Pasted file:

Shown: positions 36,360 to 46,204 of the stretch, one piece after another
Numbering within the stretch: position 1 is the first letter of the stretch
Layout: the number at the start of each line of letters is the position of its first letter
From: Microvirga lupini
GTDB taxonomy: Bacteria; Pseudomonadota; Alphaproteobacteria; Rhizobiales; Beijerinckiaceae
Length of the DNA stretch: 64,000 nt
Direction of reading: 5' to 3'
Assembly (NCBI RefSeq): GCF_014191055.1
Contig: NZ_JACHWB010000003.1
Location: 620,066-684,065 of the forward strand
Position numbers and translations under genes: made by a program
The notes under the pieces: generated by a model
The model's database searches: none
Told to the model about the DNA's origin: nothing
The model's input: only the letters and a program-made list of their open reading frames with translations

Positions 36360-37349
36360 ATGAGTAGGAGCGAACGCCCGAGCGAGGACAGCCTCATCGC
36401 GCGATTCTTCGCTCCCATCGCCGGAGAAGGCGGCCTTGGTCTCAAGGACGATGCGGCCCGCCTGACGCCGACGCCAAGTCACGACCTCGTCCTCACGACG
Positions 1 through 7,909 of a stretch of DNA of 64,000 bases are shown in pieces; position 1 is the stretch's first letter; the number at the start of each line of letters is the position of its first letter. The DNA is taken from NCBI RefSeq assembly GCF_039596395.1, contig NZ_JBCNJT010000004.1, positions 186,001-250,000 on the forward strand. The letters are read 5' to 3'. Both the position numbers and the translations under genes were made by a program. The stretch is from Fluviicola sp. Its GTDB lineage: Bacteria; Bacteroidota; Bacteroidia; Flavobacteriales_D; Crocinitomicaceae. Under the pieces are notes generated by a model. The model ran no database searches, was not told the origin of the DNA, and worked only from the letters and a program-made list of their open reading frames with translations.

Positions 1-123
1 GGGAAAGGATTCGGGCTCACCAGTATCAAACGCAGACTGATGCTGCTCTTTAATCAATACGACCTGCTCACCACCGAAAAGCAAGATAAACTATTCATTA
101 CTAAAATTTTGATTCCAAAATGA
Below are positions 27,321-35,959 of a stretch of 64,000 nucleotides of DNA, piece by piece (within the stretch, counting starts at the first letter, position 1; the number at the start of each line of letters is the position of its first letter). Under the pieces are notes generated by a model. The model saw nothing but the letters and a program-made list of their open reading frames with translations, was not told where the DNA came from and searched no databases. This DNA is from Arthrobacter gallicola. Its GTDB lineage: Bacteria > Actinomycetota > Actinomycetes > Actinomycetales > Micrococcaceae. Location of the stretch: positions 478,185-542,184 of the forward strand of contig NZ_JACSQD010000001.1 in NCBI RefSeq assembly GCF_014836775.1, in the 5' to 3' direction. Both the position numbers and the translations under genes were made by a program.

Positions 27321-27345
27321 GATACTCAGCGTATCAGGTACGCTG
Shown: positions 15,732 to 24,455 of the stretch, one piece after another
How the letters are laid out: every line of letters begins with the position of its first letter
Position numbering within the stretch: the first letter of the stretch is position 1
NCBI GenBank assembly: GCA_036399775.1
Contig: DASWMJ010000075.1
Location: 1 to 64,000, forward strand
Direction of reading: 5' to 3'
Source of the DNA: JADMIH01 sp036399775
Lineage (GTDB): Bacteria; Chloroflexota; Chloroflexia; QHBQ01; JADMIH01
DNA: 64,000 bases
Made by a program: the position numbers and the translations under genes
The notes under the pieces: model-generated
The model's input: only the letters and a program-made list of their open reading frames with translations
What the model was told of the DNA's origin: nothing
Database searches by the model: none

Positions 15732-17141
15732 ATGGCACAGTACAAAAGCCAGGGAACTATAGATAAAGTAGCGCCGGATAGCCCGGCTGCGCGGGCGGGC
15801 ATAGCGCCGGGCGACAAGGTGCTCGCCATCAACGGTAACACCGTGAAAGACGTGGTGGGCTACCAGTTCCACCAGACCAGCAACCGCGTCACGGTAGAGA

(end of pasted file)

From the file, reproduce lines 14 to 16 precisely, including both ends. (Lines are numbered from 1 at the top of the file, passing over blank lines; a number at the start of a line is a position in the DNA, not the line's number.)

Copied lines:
Told to the model about the DNA's origin: nothing
The model's input: only the letters and a program-made list of their open reading frames with translations

Positions 36360-37349